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Horror as Folk: Coming of Age in Alison’s Birthday (1981)

We’re back in the All the Haunts Be Ours boxed set from Severin for the movie that shares a disc with Celia, another Australian horror flick, filmed and set in New South Wales in 1979. While it’s hanging out on a disc with Celia, Alison’s Birthday feels very different from the last couple of films that we’ve discussed in this column. It’s a much more traditional horror movie, borrowing from such venerable (and otherwise) sources as Rosemary’s Baby and Touch of Satan. Its protagonist is also quite a bit older.

Courtesy Severin

We first meet Alison (Joanne Samuel, Mad Max) when she is just sixteen years old, as an intertitle informs us. She and two of her school friends are having a séance with a homemade Ouija board (Scrabble tiles and a glass, another setup borrowed from a previous film, this time 1944’s The Uninvited). Of course, things take a turn for the spooky as Alison’s (deceased, we can assume and later learn) father speaks through the mouth of one of her friends, warning her to stay away from “them” on her nineteenth birthday.

Though familiar, the séance sequence opening is actually quite effective. There’s nice rising tension, and a good performance/voice work from the possessed friend (Margie McCrae), and the whole thing ends on a suitably tragic denouement.

We then jump ahead a few years to the days leading up to Alison’s fateful nineteenth birthday. Though she has attempted to put it out of her mind, a call from her aunt sets the wheels in motion. It seems that her aunt and uncle – who raised her after her parents died in a car accident – have planned a big family gathering for her birthday, and it would mean a lot to them if she came back home for it, especially since her uncle is in poor health.

Of course, Alison can’t say no, despite her misgivings, and she returns home to her kindly but possibly sinister aunt and uncle, and the secret miniature replica of Stonehenge that they keep in an overgrown lot behind a stone wall in their backyard. Y’see, as we learn over the course of the picture, Alison’s aunt and uncle – who, it turns out, aren’t actually her aunt and uncle at all – are part of a druidic cult that worships a demon called Mirne, “Mistress of the Great Old Ones,” who, as near as I can tell, was created whole cloth for the film.

The reason they’re so keen on having Alison back for her nineteenth birthday is because they’ve been raising her since infancy, specifically for this day, when she will become the new host of their diabolical deity. It has to be Alison, because she was born at a propitious time, and it has to be on her nineteenth birthday because that’s the ritual number associated with Mirne. And the only one who can stop it is Alison’s boyfriend and his ridiculous jalopy.

Courtesy Severin

Like I said, all very familiar stuff. If you’ve seen any number of other Satanic panic movies of the 1970s, you’ve basically also seen Alison’s Birthday but, as with the séance at the beginning, familiar doesn’t mean inadequate, and most everything in the film is quite well done. What’s more, the folk horror bona fides are all here, from the stone circle to the druidic cult to the mumbo jumbo.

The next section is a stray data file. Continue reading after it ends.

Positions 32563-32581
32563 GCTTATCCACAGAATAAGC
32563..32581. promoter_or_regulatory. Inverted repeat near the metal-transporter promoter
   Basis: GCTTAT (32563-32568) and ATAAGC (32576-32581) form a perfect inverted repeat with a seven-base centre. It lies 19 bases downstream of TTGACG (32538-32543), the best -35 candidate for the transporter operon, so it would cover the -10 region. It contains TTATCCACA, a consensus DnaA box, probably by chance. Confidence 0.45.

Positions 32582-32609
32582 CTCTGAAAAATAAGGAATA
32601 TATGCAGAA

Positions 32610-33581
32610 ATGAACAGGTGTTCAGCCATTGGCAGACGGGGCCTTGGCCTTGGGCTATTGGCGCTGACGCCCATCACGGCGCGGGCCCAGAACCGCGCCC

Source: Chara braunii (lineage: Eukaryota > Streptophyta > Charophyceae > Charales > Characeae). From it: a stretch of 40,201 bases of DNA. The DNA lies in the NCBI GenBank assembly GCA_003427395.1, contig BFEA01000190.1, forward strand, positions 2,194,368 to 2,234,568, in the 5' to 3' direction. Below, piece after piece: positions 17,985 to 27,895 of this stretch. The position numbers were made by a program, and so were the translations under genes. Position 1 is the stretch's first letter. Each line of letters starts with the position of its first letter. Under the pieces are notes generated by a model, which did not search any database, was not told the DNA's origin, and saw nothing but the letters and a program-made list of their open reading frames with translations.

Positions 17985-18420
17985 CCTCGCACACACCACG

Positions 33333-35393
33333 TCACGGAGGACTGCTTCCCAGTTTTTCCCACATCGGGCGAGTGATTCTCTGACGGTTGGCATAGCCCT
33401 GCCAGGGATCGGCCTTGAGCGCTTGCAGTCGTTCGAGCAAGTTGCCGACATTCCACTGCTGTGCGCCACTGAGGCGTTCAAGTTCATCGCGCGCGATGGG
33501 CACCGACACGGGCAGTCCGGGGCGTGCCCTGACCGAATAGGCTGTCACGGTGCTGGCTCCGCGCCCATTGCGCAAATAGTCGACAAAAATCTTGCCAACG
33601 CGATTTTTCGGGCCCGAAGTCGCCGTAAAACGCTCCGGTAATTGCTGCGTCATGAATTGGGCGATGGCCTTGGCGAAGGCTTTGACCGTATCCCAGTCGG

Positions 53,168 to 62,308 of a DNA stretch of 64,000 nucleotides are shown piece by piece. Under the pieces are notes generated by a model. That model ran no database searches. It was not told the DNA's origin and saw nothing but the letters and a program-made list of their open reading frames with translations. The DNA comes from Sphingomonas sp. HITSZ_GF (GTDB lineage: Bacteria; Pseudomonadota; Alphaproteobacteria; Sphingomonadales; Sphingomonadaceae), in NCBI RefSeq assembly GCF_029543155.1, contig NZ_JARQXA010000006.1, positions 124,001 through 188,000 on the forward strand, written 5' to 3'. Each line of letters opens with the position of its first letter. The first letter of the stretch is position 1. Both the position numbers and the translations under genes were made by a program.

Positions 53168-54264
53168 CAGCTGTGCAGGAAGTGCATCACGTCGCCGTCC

Helping to lend a little weight to everything is the film’s eponymous fixation on Alison’s nineteenth birthday – though it is, of course, far from the only such film to focus on a young woman’s coming of age. And despite the picture’s claim that the date is due to Mirne’s ritual number, coming of age is really what it’s all about.

Pretty much every culture throughout history has put a certain emphasis on rituals and traditions around a young person’s transition to adulthood. Sometimes, that transition is centered on a specific age, as it is here, and other times it’s based more on a point at which you undertake certain accomplishments – or, in the case of various changes that come with puberty, when your body undertakes them for you.

Even in our ostensibly enlightened modern era, we still celebrate countless rituals related to coming of age. In America, these are tied to legalities. When you’re old enough to drive a car, you often get one. When you’re old enough to legally vote, have sex, and get married, we make a big deal of it (and it’s also around the time you graduate from high school and are sent off to college or wherever you go next). When you’re twenty-one and can legally drink, most folks go on quite a bender, even though they’ve likely already been drinking illegally for years by then.

Courtesy Severin

This focus on coming of age is picked up and echoed in various other places throughout Alison’s Birthday, besides the significance of the birthday itself. Alison returns home to a room that was just as she left it when she moved out, which is still the room of a young girl, suggesting that Alison was likely at a boarding school in the earlier sequence, which is also implied by the uniforms.

When Alison is defending her aunt and uncle to her suspicious boyfriend, she suggests that they just want to keep pretending that she’s a child, something that’s hard to do with the guy she’s sleeping with hanging around. Indeed, even the film’s stinger ending suggests the tension that surrounds growing up.

While ultimately, it turns out that the aunt and uncle are, in fact, the cultists that her boyfriend suspects, and they imprison her in a hundred-and-four-year-old body in order to give her body to Mirne, there’s also a moment where Alison is no longer the woman that her boyfriend knew. In this case, that’s literal. It’s because she is Mirne now. But it’s not hard to see in it the often painful changes that we all go through as we transform from who we were as children to who we will ultimately be as adults – changes we often think we’ve completed, partly due to those very coming of age rituals, long before we actually have.